Corporations are hungry to know more and more about consumers, but gathering the right blend of data and analysis — in a time-efficient manner while also managing costs — is becoming ever more complex.
When asked to identify the biggest challenges in her day-to-day work, Tracy Paukstys, Senior Director of Client Development at Insights in Marketing, replied that “Clients are tasked with getting richer and more impactful consumer insights despite often more restrictive budgets and timing.” She noted that this “seems to be the norm more than the exception.”
Russ Klein, CEO of the American Marketing Association, expressed the same concern. “Researchers are expected to get more consumer feedback faster, using the same — or sometimes even smaller — budget,” he said.
Integrating Multiple Data Sources
To overcome these hurdles, Paukstys leverages custom solutions that mix different research methods. “For example, if a client’s objectives would be best addressed by engaging consumers from a wide array of markets, but the budget and/or timing allows for only 1-2 markets, we may recommend a combination of in-person qualitative and digital (online and/or mobile) qualitative to ensure both the breadth and depth the client needs while also managing costs and not impacting the timeline,” she explained.
As a second example, her team often combines the depth of qualitative with the power of quantitative to “really uncover the full story for our clients.”
Maria Stephens, a Senior Data Researcher based in Atlanta, also sees the value of using a hybrid methodology. For Stephens, creating data mash-ups is a new and exciting opportunity to tell a more cohesive narrative. “We’ve got the Internet of Things, social media, structured and unstructured data sources, along with second and third-party research, and research we collect ourselves,” she said. By fusing these data sources together, market researchers can “paint a detailed picture of the market and consumers.”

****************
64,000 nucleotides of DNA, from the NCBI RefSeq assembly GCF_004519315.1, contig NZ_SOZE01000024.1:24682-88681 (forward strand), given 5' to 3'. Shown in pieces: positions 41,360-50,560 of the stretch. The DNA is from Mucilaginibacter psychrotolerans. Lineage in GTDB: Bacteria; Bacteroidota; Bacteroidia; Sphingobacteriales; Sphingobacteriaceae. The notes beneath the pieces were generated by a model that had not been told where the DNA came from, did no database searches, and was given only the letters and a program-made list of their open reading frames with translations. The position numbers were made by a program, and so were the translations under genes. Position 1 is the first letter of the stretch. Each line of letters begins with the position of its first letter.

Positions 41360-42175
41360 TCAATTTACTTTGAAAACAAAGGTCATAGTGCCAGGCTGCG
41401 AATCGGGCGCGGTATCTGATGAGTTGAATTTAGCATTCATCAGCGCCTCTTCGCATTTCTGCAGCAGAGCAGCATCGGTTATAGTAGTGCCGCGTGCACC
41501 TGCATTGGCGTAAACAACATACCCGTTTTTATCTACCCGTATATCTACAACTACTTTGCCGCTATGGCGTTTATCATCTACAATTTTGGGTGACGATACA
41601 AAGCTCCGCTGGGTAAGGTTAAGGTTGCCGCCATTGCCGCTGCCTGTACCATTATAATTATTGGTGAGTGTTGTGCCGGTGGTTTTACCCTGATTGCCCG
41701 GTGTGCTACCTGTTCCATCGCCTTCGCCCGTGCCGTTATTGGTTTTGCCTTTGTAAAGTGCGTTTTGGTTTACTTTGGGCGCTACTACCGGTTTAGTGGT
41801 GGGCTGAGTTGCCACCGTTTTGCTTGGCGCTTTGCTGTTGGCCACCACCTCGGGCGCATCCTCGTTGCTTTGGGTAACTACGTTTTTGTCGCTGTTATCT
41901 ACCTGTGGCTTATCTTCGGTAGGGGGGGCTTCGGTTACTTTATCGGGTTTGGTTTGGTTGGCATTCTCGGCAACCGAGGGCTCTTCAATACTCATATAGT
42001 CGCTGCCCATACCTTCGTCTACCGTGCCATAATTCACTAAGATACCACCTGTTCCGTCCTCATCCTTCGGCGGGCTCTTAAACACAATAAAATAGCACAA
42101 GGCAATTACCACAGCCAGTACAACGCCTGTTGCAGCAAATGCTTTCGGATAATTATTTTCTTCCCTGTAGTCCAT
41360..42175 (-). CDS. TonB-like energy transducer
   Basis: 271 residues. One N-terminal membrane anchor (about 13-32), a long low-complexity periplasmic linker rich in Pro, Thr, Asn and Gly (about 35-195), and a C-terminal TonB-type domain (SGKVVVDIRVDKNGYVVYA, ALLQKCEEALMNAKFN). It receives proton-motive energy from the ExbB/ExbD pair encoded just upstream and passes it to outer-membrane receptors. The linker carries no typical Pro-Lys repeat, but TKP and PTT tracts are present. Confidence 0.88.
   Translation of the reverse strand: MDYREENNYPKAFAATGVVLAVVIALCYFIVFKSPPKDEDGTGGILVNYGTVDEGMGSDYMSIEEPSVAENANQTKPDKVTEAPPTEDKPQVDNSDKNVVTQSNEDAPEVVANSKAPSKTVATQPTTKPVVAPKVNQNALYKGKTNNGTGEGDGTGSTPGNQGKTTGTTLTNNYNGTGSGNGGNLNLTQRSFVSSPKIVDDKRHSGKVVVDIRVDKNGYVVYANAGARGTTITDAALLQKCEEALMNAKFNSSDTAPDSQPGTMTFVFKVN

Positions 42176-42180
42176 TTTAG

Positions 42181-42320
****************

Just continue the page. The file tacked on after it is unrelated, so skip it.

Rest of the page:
Effective Data Management
While synthesizing different data sources can deliver powerful, fast insights, this approach also includes its own set of unique challenges. Every company’s situation is unique, and finding the right data sources often requires innovative thinking.
“In a large agency, I work with dozens of clients, and everyone collects different types of data, and it’s rarely enough to create a holistic view of consumer behavior and the market,” Stephens explained. “Today’s market researchers need to think outside the box and find new sources of data.”
With an explosion in the amount of data organizations are able to capture, data and analytics will play a larger role in marketing research. In addition to data management, data mining and visualization will become increasingly important in order for organizations to create predictive models of the customer lifecycle, according to Klein. He also expects marketing research firms to hire more data scientists in the future.
Choosing the Right Technological Solutions
A multitude of new computer tools and platforms are now available to facilitate data visualization, analysis, and mining. But with so many options available, “it can be a full-time job just to stay on top of the software that’s available,” Stephens explained.
Not every tool delivers what it promises. “The downside is that a lot of solutions are claiming to be innovative and revolutionary when they are just starting out, so working with them might end up being a waste of time,” Stephens added.
As technology continues to evolve, market researchers will play a key role in navigating these different technological solutions. “What will be important for the market research professional is to be the expert on which tools a company should leverage, and how to leverage them to pull the right insights for the client to solve their problem,” Klein said.
Ensuring teams know how to use software tools properly will also be critical, as data can often be messy and complex. Incomplete and inaccurate information can do more harm than good, and the need for experienced researchers will not go away.
Staying Competitive in a Shifting Landscape
The challenges that market researchers face today are often related to time, cost, and the role of big data and technology. But on the flip side of these challenges are unique opportunities for experimentation and innovation.
What about you? What are the biggest challenges you face as a market researcher? Depending on the role, your experience might be quite different. Please share your perspective in the comments section below.
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